Make No Mistake

By Jack Maynard

Jack's story, in his own words, for the first time.

The whole jungle experience is a psychological nightmare which messes with you constantly. At one point, I made it my mission to work out what time it was – that was my mental goal. Call it a rebellious streak, but I just felt like I wanted to beat the game somehow. When you do a trial, the cameramen and any staff aren’t allowed to talk to you. I tried pretty hard to tempt them, but they never said anything back when I talked to them. They also have to cover up their watches or anything which might give us a clue as to what is going on outside. I was about to go on a task and one of the cameramen slipped and I saw his watch. So, I was like right, I’ve got ‘em. I tried to figure out how long it took me to get to the task and how long it took to get back, so when the lights turned on, I’d be able to work out what time that happened every day. It realised it was definitely 7pm and told everyone else. I was so proud of myself and everyone was very impressed with my recon skills. Then of course, the producers heard me because you have a mic on the entire time and you even have to sleep with it. So, the next day, in the middle of the day the lights came on randomly and we lost track immediately. So, my triumph against them didn’t last long. But, I tried! I beat them for a day.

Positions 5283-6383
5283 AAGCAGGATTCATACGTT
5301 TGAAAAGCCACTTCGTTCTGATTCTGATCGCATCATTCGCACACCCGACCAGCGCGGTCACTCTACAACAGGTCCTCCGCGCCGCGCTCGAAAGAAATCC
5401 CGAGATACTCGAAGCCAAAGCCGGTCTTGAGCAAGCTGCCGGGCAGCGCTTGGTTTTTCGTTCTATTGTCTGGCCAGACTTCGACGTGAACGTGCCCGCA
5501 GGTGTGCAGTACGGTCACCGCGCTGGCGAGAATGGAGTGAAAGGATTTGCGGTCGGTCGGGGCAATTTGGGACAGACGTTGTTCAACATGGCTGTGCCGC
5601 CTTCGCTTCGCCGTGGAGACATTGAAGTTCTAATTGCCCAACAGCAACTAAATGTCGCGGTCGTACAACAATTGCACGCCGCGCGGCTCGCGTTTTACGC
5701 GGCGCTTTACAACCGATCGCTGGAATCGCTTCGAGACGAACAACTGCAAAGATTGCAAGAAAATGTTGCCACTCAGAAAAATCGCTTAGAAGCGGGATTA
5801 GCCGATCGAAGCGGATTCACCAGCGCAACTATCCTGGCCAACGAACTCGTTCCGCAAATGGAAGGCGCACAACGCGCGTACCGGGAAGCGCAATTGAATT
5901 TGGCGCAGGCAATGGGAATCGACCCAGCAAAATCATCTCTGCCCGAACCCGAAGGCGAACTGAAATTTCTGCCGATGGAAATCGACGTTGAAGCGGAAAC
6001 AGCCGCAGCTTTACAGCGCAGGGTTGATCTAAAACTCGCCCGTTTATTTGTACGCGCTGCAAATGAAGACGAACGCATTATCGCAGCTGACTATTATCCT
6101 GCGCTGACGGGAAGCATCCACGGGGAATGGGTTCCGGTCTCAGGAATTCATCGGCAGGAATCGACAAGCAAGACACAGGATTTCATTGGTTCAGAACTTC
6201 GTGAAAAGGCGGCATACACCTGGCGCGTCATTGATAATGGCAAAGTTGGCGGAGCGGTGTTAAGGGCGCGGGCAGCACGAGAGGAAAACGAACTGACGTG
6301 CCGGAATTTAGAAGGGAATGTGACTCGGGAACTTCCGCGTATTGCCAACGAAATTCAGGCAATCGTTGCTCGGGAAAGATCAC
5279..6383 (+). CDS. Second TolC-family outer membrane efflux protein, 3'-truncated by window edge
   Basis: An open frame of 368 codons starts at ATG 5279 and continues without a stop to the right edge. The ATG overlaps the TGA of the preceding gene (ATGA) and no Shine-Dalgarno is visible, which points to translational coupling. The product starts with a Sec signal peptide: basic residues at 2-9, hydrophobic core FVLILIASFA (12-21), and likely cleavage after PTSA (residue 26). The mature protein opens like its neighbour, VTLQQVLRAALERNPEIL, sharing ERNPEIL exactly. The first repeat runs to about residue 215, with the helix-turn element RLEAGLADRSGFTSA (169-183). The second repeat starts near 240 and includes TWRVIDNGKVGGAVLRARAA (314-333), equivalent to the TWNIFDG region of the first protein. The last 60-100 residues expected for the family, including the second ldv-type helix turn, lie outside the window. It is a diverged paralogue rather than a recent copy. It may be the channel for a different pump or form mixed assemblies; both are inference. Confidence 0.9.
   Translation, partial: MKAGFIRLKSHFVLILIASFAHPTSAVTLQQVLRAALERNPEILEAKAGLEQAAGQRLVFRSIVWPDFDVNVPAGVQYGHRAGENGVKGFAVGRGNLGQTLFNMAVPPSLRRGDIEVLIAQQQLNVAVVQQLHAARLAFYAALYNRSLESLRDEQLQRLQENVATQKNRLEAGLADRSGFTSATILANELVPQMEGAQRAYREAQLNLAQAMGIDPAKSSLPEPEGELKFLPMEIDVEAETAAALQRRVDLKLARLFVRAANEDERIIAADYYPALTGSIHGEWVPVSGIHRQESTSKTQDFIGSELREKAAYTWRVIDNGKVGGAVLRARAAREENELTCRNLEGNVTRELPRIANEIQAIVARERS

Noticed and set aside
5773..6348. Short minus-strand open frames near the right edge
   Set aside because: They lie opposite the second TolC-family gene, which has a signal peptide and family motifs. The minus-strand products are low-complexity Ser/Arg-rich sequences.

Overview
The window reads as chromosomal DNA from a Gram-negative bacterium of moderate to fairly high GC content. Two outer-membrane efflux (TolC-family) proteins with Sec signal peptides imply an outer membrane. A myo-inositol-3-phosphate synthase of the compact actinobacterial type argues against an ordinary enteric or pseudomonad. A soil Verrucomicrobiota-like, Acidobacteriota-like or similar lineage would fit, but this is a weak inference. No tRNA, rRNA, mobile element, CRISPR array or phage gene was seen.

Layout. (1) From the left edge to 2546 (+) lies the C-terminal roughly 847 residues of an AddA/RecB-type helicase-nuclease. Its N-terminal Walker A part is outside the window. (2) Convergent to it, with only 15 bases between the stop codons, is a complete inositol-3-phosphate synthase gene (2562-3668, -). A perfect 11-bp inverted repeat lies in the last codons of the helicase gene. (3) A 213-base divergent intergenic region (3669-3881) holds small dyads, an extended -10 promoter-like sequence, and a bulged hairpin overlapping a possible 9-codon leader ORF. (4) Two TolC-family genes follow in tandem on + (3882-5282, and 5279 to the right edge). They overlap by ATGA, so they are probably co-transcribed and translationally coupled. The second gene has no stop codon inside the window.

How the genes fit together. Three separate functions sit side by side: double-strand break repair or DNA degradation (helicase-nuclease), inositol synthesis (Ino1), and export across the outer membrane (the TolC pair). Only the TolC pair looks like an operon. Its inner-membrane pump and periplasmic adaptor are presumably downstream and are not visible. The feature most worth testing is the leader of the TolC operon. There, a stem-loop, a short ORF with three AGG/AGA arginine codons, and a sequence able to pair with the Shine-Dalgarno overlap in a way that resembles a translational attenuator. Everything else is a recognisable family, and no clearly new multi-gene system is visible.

In the end I was in the jungle for only four days. But they were the longest of my life. I don’t know how I would have done it if I’d been in there until the end three weeks later. I know I would have survived somehow, but it would have felt like months. The amount of things that happened between us all and how close we became in such a short time just makes you realise what an intense experience it was. I’m still so tight with some of my fellow jungle mates now - Toff and Vanessa of course, and I see Jamie, Amir and Dennis all the time. I’ve been to all of Amir’s fights since which has been amazing and Dennis gives me tickets to Chelsea games which is so great! I also speak to Becky a lot, but she lives all the way in Leicester so I don’t see her too much.

Ironically, day four (my final day) was the day I woke up and felt the best. I remember waking up thinking, ‘ok, I’ve got this. I know I can do it.’ I knew things were going well and I felt like I’d got over the hard bumps of the first few days – the lack of food, how horrible the water was, little things like that. I’d got used to sleeping in a hammock and stinking the whole time. I can remember thinking I was in a pretty good position. While you’re in the camp, you know you’re in competition with each other and I knew the people I worked really well with. Those people have ended up being the ones I’ve stayed closest to, we were a little team between us and that definitely gave us a tactical advantage.. It’s a natural thing to flirt with someone you like but knowing that it was what everyone else wanted us to do kind of made it less awkward. As much as we were enjoying it and we didn’t fake anything, It actually kept us both pretty sane because we had such natural chemistry and lots in common. We lived in the exact same area, had a lot of the same friends and just had the exact same sense of humour, so we didn’t have to force anything at all.